How Abbott's driving us back to the future

Lack of public transport infrastructure investment and a slightly lower fuel price are keeping Australians in their cars, and hitting productivity in the process.

The Melbourne Economic Forum released a renewed warning yesterday that real incomes in Australia will continue to fall without dramatic productivity increases.

It found that: “If Australians were to continue enjoying the growth in living standards to which they have become accustomed in recent years, multifactor productivity growth would need to reach almost 2 per cent per annum – a performance not achieved since the last program of major economic reform in the 1990s.”

Well that’s not going to happen.

However, there is some hope productivity growth can stay ahead of 0.5 per cent annually – the rate required to keep real incomes where they are today.

But while talk of ‘productivity’ is often framed in terms of restrictive union practices or inflexible workers, there are many other places to find the low-hanging fruit of productivity gains.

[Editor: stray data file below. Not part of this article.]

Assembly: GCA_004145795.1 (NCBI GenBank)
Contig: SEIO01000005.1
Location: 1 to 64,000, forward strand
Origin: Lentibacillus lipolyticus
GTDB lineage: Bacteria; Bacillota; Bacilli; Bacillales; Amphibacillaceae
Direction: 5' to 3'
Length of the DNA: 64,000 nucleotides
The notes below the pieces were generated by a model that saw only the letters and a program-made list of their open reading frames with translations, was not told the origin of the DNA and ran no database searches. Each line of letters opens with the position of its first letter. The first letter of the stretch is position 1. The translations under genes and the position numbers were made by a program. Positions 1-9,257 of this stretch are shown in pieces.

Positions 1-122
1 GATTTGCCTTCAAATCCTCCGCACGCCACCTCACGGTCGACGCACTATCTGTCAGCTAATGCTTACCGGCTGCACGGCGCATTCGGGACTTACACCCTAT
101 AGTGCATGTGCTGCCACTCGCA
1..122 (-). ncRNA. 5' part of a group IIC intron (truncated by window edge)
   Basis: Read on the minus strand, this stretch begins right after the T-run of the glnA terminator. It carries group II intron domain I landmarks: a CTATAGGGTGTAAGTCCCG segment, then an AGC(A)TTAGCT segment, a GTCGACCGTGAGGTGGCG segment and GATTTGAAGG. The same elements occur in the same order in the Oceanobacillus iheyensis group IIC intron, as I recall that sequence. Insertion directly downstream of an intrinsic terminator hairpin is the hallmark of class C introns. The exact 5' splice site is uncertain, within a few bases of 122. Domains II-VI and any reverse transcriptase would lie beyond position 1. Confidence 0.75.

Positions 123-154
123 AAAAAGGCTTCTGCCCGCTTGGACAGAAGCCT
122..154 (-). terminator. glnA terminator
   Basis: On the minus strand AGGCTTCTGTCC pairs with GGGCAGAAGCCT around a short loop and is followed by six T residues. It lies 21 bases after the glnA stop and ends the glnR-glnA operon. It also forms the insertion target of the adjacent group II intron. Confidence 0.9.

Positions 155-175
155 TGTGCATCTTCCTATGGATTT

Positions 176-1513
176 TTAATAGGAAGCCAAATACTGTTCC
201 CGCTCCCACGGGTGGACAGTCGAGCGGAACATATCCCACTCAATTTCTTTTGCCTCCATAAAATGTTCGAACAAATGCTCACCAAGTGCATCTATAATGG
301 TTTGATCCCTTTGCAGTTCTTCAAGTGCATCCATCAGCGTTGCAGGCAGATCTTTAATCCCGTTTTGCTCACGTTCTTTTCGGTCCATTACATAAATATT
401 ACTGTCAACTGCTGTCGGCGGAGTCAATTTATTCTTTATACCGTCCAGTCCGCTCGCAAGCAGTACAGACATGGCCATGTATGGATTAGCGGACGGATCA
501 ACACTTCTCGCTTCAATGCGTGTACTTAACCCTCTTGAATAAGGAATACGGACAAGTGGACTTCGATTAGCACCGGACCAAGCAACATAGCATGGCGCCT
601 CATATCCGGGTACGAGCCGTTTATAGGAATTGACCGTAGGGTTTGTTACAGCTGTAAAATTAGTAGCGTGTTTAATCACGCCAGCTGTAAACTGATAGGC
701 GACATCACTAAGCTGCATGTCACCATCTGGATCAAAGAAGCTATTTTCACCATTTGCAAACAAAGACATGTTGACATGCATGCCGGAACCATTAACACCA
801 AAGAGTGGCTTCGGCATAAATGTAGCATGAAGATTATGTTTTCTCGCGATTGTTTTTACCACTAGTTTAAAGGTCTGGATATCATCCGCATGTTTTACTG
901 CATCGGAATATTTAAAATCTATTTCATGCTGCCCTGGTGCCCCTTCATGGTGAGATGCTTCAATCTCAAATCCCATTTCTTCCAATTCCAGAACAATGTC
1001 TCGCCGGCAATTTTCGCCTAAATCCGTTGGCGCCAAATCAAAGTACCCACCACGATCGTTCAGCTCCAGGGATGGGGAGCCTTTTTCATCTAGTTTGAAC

One that is often overlooked is just how long workers take to get to work, or the economic drag they create sitting in long lines of traffic congestion and thus snarling up roads that are more productively used by freight or other commercial vehicles.

And yet Australians do love their cars. They do. This columnist registers two cars and one motorcycle for his own personal use – though it’s the bike that is most often taken out to fight through the city traffic. It’s a productivity boost that also happens to make a pulse-quickening rumbling sound when I rev the engine at the lights.

The growth in Australia’s world-beating dependence on private vehicles is shown in the staggering chart below prepared by David Cosgrove, Bureau of Infrastructure, Transport and Regional Economics (BITRE). Note the rapid growth in private-vehicle use ramps up just as the first FX Holden rolled off the production line in Melbourne.

Australians gleefully abandoned trains, trams and buses to drive their own vehicles, to the extent that the almost linear growth shown below was only marginally impacted by the 1973 oil shock.

However, after the second oil shock in 1979, the world began moving to more fuel-efficient vehicles, and the proportion of journeys made by private vehicles appeared to stabilise just above 85 per cent.

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